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Ben Nadel
On User Experience (UX) Design, JavaScript, ColdFusion, Node.js, Life, and Love.

Using $any() To Temporarily Disable Type-Checking Within A Component Template In Angular 9.0.0-rc.4

By Ben Nadel on

In recent releases of Angular, type-checking has been extended to include our component templates. Which is awesome for catching compile-time bugs. However, the type-checking within our template is not quite as clever as the type-checking within our TypeScript code. For example, type-checking doesn't appear to work well with discriminated unions. However, I just learned about a template directive call $any(), which allows us to opt-out of type-checking within a single template binding in our Angular components. Since this was news to me, I wanted to pass this on in case it was news to anyone else.

Run this demo in my JavaScript Demos project on GitHub.

View this code in my JavaScript Demos project on GitHub.

To see how this works - and when we might need it - let's take a look at a small Angular component that has a single property - selection - that could be one of several different types: null, "bff", "random", and Person. Since three of these types are "static", so to speak, we can check for them explicitly; and, if none of them match, we can assume that the default is of type Person:

// Import the core angular services.
import { Component } from "@angular/core";

// ----------------------------------------------------------------------------------- //
// ----------------------------------------------------------------------------------- //

interface Person {
	id: string;
	name: string;
}

@Component({
	selector: "app-root",
	styleUrls: [ "./app.component.less" ],
	template:
	`
		<p>
			<a (click)="setRandomSelection()">
				Set random selection
			</a>
		</p>

		<ng-container [ngSwitch]="selection">
			<ng-template [ngSwitchCase]="null">
				Null
			</ng-template>
			<ng-template [ngSwitchCase]="( 'bff' )">
				BFF
			</ng-template>
			<ng-template [ngSwitchCase]="( 'random' )">
				Random
			</ng-template>
			<ng-template ngSwitchDefault>
				{{ selection.name }}
			</ng-template>
		</ng-container>
	`
})
export class AppComponent {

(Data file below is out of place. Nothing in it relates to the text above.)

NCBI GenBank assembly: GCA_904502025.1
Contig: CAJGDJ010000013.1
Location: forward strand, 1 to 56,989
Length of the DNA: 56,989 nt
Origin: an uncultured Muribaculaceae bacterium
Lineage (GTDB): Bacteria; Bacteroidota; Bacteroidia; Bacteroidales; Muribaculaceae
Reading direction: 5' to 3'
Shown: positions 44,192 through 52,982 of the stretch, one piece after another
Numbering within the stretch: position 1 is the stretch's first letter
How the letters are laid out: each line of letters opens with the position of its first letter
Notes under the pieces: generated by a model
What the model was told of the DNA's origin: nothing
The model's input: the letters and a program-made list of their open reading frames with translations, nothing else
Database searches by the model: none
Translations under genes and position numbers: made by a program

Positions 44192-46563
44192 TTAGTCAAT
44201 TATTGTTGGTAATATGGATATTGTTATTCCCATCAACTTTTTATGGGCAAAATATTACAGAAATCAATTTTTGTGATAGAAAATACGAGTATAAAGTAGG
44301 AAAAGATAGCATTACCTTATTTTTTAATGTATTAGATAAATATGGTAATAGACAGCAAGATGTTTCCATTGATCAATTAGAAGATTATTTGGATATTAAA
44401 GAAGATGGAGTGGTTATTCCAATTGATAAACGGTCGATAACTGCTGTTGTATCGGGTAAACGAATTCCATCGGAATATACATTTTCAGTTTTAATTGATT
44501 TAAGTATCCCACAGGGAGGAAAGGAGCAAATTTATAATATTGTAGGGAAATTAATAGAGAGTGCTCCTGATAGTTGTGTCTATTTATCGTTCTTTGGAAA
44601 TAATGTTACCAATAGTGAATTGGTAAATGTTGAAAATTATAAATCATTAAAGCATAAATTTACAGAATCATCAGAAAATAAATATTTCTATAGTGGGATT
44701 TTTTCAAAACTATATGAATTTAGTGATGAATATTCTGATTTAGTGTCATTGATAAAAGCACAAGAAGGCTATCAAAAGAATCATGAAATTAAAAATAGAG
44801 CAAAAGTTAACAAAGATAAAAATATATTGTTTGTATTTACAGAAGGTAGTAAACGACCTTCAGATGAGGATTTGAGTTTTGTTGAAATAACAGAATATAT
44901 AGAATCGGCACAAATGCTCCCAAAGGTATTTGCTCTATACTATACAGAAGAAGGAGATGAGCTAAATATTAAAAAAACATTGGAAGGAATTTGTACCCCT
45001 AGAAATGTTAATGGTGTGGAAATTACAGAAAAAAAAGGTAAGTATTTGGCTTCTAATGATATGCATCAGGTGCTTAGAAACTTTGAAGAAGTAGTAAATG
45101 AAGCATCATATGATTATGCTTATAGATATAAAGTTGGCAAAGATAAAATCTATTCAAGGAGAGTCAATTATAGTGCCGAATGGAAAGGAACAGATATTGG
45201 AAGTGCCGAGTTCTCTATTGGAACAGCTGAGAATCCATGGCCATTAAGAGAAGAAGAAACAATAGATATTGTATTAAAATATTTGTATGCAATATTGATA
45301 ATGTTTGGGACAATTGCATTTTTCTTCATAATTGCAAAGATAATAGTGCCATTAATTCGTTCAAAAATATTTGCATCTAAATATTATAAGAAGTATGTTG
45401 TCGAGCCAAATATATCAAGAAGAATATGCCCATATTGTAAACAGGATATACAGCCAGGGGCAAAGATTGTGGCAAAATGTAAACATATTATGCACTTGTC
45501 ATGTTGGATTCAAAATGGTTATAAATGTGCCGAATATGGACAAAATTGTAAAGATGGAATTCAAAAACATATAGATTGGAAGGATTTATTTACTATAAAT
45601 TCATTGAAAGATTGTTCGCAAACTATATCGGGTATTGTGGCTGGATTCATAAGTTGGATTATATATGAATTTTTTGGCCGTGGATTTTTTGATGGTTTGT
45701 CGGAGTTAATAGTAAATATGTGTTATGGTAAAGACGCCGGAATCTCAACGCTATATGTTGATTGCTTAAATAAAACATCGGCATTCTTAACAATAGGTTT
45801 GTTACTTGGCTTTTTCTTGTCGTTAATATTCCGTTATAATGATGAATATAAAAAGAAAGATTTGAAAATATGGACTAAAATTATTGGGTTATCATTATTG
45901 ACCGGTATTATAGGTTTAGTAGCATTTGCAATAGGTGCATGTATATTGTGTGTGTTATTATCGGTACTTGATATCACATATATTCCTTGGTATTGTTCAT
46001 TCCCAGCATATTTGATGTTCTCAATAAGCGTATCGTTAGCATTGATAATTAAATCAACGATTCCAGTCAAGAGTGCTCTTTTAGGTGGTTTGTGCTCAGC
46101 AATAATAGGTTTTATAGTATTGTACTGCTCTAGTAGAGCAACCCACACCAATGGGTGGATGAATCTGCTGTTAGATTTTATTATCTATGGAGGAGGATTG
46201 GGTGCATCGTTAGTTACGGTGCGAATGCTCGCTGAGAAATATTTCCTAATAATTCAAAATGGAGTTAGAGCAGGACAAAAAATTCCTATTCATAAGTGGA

public selection: Person | "bff" | "random" | null;

	// I initialize the app component.
	constructor() {

		this.selection = this.getRandomSelection();

		switch ( this.selection ) {
			case null:
				console.log( "Selection is null" );
			break;
			case "random":
				console.log( "Selection is Random" );
			break;
			case "bff":
				console.log( "Selection is BFF" );
			break;
			// NOTE: In the code, the TypeScript compiler is smart enough to know that
			// the Default case must be a Person since the other potential types have
			// already been ruled-out using the above Case values.
			default:
				console.log( "Selection person:", this.selection.name );
			break;
		}

	}

	// ---
	// PUBLIC METHODS.
	// ---

	// I return a random selection.
	public getRandomSelection() : Person | "bff" | "random" | null {

		switch ( Math.floor( Math.random() * 4 ) ) {
			case 0:
				return( null );
			break;
			case 1:
				return( "random" );
			break;
			case 2:
				return( "bff" );
			break;
			default:
				return({
					id: "1",
					name: "Kim"
				});
			break;
		}

	}


	// I update the selection randomly.
	public setRandomSelection() : void {

		this.selection = this.getRandomSelection();

	}

}

As you can see, we are using two switch statements: one in the TypeScript code of our Component and one in the HTML template. The code one compiles quite nicely; but, the compiler throws an error for the template-based ngSwitchDefault markup:

Angular cannot deduce type in ngSwitch statement in template.

As you can see, despite the fact that we have ruled-out the simple types, the Angular AoT (Ahead of Time) compiler cannot deduce the fact that the ngSwitchDefault must be referring to a value of type Person. To get around this without much ceremony, we can simply wrap the variable in an $any() call:

<ng-container [ngSwitch]="selection">
	<ng-template [ngSwitchCase]="null">
		Null
	</ng-template>
	<ng-template [ngSwitchCase]="( 'bff' )">
		BFF
	</ng-template>
	<ng-template [ngSwitchCase]="( 'random' )">
		Random
	</ng-template>
	<ng-template ngSwitchDefault>

		<!--
			The Angular Ahead-of-Time (AoT) compiler cannot figure out that
			"selection" must be a Person at this point. As such, we are going to
			temporarily disable type-checking using the $any() pseudo-function.
		-->
		{{ $any( selection ).name }}

	</ng-template>
</ng-container>

As you can see, we've changed selection.name to $any(selection).name within our HTML template. The $any() is akin to casting to the any type within TypeScript, and tells Angular to skip any type-checking on the wrapped value. And with this change, the Angular code compiles just fine:

The AoT compiler will bypass template type-checking if a binding is wrapping in $any() in Angular 9.0.0-rc.4.

Now, obviously, we don't get all the goodness and safety of type-checking when we tell Angular to explicitly bypass the type-checker. However, in edge-cases, this works quite nicely without making the component template more complicated.



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